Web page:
AUSTIN (KXAN/AP) — H-E-B is limiting customer the number of cartons of eggs they can buy. Some stores we reached out to Thursday morning say you cannot buy more than three cartons.
You may have also noticed egg prices have gone up due to a shortage. This comes at the same time tens of millions of chickens have died from the avian flu, so the United States is facing a temporary disruption in the supply of eggs.
“The avian flu this year has impacted a significant portion of the egg-laying population in the United States (over 30 million birds). This temporary constriction in the US market has caused an increase in price and shortage in availability of eggs,” said an H-E-B statement on the issue. “H-E-B works hard to absorb price increases and to level out the volatility in the commodity market for our customers. H-E-B’s egg procurement team is monitoring the situation closely; we understand the importance of this product to all customers and take market availability matters seriously.”
Still, H-E-B officials say they’re “committed to ensuring Texas families and households have access to eggs” — speaking specifically about eggs for commercial sales.
“We are asking our customers to limit their purchase to three cartons per purchase (regardless of carton size),” said the statement. “The signs placed on our shelves last week are to deter commercial users from buying eggs in bulk.”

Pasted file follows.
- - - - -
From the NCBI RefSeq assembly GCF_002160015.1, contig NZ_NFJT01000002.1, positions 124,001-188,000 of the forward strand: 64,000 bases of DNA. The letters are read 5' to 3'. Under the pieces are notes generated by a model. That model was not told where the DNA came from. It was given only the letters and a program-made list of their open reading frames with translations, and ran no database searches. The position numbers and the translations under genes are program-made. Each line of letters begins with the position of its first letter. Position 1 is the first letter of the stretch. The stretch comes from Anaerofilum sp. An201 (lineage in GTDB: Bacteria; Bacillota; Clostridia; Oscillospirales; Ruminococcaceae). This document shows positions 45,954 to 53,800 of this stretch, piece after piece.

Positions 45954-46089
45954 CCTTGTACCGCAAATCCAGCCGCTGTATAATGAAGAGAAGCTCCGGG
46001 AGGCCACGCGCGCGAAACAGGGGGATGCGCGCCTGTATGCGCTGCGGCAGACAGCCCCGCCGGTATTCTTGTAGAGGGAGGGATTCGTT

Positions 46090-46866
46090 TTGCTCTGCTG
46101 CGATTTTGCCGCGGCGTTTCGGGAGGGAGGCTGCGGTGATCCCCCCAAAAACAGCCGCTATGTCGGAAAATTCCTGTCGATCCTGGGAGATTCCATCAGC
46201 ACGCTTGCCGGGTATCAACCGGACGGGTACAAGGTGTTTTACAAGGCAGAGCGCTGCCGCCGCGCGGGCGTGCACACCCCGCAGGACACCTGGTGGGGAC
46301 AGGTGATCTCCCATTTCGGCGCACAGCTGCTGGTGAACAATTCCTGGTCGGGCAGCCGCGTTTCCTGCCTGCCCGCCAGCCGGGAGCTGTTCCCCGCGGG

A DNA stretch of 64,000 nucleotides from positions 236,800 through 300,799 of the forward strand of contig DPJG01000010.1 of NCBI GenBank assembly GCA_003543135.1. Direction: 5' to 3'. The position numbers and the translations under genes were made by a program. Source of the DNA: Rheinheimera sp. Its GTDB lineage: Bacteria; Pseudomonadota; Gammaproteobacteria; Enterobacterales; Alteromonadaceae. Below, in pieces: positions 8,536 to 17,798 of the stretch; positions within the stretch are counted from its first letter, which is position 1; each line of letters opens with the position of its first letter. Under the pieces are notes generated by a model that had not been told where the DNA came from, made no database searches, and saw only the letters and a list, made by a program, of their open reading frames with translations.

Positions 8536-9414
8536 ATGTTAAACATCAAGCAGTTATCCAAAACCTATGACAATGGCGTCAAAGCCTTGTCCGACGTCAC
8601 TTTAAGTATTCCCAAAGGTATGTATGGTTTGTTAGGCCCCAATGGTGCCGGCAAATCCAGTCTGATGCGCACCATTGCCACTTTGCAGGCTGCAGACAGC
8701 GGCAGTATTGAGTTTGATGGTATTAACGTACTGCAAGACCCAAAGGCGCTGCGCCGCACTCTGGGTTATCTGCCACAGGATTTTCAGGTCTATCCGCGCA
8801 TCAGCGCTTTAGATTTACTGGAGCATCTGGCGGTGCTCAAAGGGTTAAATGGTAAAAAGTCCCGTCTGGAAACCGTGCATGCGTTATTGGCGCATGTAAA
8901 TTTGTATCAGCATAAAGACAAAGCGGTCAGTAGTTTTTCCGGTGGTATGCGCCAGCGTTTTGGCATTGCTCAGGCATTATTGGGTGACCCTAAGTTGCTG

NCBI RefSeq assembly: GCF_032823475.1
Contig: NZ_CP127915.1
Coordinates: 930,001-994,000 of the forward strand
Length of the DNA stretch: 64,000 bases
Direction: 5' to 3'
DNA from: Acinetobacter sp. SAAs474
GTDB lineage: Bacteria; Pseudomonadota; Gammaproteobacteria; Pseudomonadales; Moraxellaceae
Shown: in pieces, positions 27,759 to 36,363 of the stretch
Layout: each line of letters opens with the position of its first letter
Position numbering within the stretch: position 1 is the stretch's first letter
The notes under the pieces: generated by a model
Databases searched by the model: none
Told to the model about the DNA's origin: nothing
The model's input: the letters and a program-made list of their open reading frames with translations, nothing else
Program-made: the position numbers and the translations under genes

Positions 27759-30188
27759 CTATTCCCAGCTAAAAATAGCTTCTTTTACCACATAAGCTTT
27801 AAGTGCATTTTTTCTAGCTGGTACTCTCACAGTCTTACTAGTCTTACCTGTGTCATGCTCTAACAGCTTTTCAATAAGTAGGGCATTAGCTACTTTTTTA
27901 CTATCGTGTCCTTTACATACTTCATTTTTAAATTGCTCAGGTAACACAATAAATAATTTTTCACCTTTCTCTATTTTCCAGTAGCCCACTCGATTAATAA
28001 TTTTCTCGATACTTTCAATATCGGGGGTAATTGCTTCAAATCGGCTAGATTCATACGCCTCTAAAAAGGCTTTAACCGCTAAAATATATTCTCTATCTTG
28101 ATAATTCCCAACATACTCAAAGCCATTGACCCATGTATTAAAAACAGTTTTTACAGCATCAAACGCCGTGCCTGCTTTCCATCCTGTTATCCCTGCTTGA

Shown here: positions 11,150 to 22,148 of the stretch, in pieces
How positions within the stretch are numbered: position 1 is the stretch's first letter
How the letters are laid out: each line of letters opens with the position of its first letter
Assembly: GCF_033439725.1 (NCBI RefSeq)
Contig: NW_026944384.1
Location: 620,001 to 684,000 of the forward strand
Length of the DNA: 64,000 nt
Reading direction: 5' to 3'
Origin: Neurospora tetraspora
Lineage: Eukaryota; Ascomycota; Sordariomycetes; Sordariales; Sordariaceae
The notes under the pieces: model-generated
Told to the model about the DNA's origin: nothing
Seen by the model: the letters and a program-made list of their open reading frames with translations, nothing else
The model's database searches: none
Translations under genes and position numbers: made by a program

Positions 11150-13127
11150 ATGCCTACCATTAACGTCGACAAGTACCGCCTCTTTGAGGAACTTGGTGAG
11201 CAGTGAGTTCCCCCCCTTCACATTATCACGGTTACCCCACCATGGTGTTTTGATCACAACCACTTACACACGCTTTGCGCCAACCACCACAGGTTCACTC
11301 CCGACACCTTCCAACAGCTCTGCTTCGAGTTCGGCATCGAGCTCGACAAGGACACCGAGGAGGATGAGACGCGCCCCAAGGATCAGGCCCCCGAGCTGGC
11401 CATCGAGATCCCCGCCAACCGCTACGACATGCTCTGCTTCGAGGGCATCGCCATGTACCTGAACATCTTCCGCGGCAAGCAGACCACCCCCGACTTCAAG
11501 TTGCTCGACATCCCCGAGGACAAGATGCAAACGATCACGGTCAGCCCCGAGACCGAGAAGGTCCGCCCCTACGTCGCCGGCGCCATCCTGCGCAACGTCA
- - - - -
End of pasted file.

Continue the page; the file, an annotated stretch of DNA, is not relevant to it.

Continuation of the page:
There is no word on how long the policy might remain in effect, but we’ve already seen other effects of the egg shortage.
At least two fast-food chains were forced to make changes: McDonald’s is being forced to find new sources for eggs, while southern chain Whataburger is cutting back on how long it serves breakfast.
Many U.S. egg producers have been affected by the recent outbreak of Avian Flu. Officials studying the worst bird flu outbreak in the U.S. say the virus has led to 40 million dead birds – mostly turkeys and egg-laying chickens – either from the disease or euthanized to prevent its spread.
With egg supplies dwindling, the price of eggs used in food products and shell eggs we eat for breakfast will climb higher. Carton egg prices reached a record in late May of $2.32 a dozen for Midwest large eggs, said Rick Brown, a senior vice president for Urner Barry, a commodity market analysis firm. That’s a 95 percent increase in a month.